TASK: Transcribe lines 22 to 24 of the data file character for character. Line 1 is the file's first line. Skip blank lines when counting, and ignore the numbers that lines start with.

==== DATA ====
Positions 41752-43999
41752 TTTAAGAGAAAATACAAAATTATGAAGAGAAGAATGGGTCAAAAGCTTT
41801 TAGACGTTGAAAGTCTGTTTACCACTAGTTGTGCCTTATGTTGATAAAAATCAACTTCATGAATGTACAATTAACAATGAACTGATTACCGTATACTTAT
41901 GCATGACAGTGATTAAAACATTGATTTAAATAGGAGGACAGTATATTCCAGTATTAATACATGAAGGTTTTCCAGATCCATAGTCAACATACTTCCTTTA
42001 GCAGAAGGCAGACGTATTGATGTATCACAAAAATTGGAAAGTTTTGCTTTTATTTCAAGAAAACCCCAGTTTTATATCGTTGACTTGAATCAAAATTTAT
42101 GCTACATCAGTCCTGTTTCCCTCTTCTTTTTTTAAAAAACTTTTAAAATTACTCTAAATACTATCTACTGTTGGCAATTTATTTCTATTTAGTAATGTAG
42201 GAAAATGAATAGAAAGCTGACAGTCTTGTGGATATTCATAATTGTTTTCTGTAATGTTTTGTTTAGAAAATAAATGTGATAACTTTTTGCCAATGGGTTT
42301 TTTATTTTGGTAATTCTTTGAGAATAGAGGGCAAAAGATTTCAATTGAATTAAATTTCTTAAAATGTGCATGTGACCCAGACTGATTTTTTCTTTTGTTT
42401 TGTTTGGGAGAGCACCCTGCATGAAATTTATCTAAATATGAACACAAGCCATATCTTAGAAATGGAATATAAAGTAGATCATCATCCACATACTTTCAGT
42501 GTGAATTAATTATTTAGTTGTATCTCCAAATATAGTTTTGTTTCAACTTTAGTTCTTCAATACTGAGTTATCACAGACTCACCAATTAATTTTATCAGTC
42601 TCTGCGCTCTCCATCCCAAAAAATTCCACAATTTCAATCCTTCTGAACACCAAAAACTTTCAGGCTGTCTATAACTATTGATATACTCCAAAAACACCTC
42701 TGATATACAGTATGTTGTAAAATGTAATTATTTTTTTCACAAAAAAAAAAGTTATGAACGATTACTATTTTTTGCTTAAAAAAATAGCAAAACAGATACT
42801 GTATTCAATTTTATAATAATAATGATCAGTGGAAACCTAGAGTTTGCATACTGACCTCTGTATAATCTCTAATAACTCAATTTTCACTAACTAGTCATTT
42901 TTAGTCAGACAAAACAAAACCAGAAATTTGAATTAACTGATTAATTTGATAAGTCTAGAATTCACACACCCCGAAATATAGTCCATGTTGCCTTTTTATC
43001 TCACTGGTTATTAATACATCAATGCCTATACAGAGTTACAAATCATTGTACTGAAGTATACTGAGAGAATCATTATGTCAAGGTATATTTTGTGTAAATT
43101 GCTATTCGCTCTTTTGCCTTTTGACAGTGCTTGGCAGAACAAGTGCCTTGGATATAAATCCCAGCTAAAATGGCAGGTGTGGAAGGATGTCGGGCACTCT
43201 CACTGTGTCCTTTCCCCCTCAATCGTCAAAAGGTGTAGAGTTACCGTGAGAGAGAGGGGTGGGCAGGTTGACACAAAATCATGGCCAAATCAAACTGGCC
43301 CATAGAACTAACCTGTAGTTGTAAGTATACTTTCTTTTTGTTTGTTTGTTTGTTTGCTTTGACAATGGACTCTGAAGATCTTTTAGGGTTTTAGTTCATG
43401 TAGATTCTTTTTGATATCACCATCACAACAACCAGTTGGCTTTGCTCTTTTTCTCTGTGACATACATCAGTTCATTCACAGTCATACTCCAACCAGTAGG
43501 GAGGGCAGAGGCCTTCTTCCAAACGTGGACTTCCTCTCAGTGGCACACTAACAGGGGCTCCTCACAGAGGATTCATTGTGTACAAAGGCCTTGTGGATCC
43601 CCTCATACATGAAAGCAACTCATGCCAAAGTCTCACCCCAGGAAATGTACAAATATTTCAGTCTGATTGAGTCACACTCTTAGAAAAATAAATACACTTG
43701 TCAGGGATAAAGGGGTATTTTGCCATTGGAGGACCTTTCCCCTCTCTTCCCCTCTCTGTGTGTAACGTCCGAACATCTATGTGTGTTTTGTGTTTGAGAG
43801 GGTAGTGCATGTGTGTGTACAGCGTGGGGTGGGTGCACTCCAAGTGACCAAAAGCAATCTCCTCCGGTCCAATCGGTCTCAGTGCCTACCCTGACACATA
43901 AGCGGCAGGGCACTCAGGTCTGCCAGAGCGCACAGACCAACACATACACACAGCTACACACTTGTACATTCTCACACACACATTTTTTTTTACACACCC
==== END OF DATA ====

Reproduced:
43701 TCAGGGATAAAGGGGTATTTTGCCATTGGAGGACCTTTCCCCTCTCTTCCCCTCTCTGTGTGTAACGTCCGAACATCTATGTGTGTTTTGTGTTTGAGAG
43801 GGTAGTGCATGTGTGTGTACAGCGTGGGGTGGGTGCACTCCAAGTGACCAAAAGCAATCTCCTCCGGTCCAATCGGTCTCAGTGCCTACCCTGACACATA
43901 AGCGGCAGGGCACTCAGGTCTGCCAGAGCGCACAGACCAACACATACACACAGCTACACACTTGTACATTCTCACACACACATTTTTTTTTACACACCC